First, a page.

Northern Forestry Centre
The Northern Forestry Centre is one of five research centres operated by the Canadian Forest Service. It is located in Edmonton, Alberta.
The work underway at the centre supports Natural Resources Canada’s national research priorities, and addresses forestry issues in the three Prairie Provinces and the Northwest Territories.
The centre’s program includes four main areas of research:
Boreal ecosystem ecology
Sound management of Canada’s largest forest ecosystem depends on sound knowledge of the structure, composition, and function of boreal forests and of how they respond to natural and human-made disturbances. Current projects at the centre include studying the response of the boreal to novel pest invasions; assessing and predicting forest ecosystem responses to harvesting and fire; and transferring new knowledge to forest managers to promote better management of resources. The flagship EMEND project is one example of the work underway to develop better forest practices.
Climate change and forests research
In this research area, the focus is on mitigating and adapting the effects of climate change on Canada’s forests. Work includes modelling forests as carbon sinks or sources; tracking and assessing the impacts of climate change on forest ecosystems; and developing tools and strategies to facilitate adaptive sustainable forest management. The centre also leads outreach activities related to the CFS Carbon Budget Model, and is an active member of the Canadian Council of Forest Ministers’ Climate Change Task Force.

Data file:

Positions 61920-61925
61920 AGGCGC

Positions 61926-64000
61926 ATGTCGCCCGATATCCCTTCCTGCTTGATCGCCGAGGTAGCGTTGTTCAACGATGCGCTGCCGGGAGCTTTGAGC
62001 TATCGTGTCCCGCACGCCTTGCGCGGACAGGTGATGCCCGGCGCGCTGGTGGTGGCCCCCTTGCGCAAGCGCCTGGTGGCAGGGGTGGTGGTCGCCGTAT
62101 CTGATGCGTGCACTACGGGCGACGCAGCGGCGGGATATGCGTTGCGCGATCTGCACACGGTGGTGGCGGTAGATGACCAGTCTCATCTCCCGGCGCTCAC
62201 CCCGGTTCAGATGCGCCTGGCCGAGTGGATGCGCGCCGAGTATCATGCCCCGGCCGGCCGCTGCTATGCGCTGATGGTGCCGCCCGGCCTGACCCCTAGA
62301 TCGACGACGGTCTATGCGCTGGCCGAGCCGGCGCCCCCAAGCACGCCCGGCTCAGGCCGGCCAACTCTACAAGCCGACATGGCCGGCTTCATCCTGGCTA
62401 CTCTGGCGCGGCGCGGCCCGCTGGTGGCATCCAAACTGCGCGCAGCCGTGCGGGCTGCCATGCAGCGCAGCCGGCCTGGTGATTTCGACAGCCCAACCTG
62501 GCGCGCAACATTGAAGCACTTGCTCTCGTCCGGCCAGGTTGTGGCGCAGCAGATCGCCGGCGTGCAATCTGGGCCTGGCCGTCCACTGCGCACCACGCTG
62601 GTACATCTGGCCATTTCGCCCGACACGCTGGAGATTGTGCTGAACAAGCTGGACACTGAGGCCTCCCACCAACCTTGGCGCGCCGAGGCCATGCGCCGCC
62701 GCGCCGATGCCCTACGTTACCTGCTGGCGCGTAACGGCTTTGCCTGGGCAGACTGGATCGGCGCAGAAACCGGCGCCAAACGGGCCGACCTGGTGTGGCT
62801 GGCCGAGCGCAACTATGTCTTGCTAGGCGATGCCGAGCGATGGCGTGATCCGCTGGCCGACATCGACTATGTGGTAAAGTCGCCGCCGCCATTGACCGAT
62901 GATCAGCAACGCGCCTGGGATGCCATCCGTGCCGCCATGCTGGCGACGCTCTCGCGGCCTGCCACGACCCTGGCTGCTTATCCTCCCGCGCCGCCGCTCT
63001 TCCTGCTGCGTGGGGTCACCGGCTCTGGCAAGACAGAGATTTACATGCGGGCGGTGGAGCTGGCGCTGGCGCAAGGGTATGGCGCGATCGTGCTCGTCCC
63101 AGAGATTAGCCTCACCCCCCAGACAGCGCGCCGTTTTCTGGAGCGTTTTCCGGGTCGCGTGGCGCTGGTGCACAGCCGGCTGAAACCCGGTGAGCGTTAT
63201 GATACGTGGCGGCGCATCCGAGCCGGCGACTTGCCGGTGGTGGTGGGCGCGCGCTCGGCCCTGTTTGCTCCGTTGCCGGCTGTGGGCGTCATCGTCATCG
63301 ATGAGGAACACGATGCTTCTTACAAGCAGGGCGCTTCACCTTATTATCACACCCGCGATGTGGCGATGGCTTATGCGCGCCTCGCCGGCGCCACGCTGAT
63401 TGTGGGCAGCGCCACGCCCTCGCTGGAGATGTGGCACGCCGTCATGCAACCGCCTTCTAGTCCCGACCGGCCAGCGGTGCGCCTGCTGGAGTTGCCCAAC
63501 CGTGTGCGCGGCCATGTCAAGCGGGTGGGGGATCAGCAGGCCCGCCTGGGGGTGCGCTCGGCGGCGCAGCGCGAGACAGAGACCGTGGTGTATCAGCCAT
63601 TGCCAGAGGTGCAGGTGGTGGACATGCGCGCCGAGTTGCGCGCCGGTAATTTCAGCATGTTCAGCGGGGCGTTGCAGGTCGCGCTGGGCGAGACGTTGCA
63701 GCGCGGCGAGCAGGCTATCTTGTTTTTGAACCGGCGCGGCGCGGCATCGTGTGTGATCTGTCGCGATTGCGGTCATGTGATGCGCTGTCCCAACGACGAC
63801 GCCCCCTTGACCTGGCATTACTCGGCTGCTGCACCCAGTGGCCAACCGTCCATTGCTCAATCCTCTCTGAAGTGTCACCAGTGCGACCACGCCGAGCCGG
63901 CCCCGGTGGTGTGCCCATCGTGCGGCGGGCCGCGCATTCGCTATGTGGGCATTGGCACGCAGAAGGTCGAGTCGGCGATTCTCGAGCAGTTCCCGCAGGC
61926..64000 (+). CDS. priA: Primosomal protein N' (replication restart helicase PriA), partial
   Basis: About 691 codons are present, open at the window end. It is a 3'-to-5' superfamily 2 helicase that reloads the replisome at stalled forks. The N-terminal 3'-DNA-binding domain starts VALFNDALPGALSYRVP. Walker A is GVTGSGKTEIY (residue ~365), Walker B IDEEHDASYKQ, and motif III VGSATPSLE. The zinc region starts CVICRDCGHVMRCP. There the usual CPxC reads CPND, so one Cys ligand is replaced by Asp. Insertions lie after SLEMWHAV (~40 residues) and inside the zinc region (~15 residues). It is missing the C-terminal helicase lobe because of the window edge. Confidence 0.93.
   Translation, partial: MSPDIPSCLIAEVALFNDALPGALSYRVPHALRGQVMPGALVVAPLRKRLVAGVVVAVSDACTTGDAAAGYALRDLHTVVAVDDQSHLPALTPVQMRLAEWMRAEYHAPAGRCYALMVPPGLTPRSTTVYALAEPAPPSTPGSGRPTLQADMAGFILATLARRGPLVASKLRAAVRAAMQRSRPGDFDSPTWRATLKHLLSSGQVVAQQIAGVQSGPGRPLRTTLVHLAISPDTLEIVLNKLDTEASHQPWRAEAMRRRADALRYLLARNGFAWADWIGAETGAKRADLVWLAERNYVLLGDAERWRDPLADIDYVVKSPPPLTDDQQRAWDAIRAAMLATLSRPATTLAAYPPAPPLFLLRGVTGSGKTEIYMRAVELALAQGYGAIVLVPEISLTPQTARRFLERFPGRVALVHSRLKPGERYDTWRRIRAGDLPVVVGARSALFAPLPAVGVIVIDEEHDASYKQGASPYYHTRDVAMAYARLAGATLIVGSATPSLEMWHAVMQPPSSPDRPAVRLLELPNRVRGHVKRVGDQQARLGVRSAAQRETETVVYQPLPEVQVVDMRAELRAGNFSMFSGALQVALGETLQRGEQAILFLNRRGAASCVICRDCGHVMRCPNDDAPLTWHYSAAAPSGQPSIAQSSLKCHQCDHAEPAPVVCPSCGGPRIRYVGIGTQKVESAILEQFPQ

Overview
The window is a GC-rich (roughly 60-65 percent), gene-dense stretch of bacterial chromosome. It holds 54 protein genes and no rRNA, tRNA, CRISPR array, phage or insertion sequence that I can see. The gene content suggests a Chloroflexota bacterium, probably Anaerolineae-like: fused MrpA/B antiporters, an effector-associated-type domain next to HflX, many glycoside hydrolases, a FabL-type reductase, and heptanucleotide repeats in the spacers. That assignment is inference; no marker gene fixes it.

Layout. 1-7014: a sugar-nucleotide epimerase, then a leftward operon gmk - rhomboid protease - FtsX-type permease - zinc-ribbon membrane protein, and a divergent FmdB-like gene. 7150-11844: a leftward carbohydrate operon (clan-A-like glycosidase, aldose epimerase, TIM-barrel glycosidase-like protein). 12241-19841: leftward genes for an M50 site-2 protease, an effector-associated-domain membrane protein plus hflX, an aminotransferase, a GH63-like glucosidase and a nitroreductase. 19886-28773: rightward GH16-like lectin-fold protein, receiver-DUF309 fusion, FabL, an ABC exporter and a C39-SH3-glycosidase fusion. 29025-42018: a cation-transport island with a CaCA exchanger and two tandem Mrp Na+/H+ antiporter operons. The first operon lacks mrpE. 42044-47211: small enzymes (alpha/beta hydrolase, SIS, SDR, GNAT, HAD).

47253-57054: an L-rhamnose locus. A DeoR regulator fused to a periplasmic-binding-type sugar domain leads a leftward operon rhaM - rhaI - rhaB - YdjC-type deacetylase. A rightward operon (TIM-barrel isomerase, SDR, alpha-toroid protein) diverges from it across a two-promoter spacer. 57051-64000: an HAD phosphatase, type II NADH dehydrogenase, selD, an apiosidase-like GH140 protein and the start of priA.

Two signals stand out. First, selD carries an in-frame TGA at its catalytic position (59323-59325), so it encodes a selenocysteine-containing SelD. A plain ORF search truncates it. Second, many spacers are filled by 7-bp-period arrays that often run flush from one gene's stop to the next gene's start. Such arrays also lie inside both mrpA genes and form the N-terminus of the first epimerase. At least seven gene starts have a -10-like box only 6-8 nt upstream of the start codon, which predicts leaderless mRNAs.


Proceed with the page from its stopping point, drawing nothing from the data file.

This area is a relatively new initiative within the CFS. Work is underway with a wide range of stakeholders and collaborators to develop innovative approaches to: minimizing resource development impacts on forest land, and accelerating reclamation of forest ecosystems on oilsands mining and in situ sites. Research activities focus on developing baseline conditions and reclamation technologies, establishing indicators of ecosystem recovery, and engaging industry, academia and other sectors in increasing CFS contributions to land reclamation issues.
The centre works with partners across the country to increase knowledge about wildland fires. It also provides national-level information on current and forecasted fire conditions. Its fire research, information systems and decision support tools—among them, Canada’s Wildland Fire Information System—improve the ability of Canada’s fire management agencies to predict and manage the risks and benefits associated with wildland fire. Other research activities include developing new techniques to reduce the impacts of fire on communities, and creating tools to undertake risk analysis, projections and modelling related to wildland fire behaviour, smoke distribution and burn probability.
Edmonton, AB, Canada
- Date modified: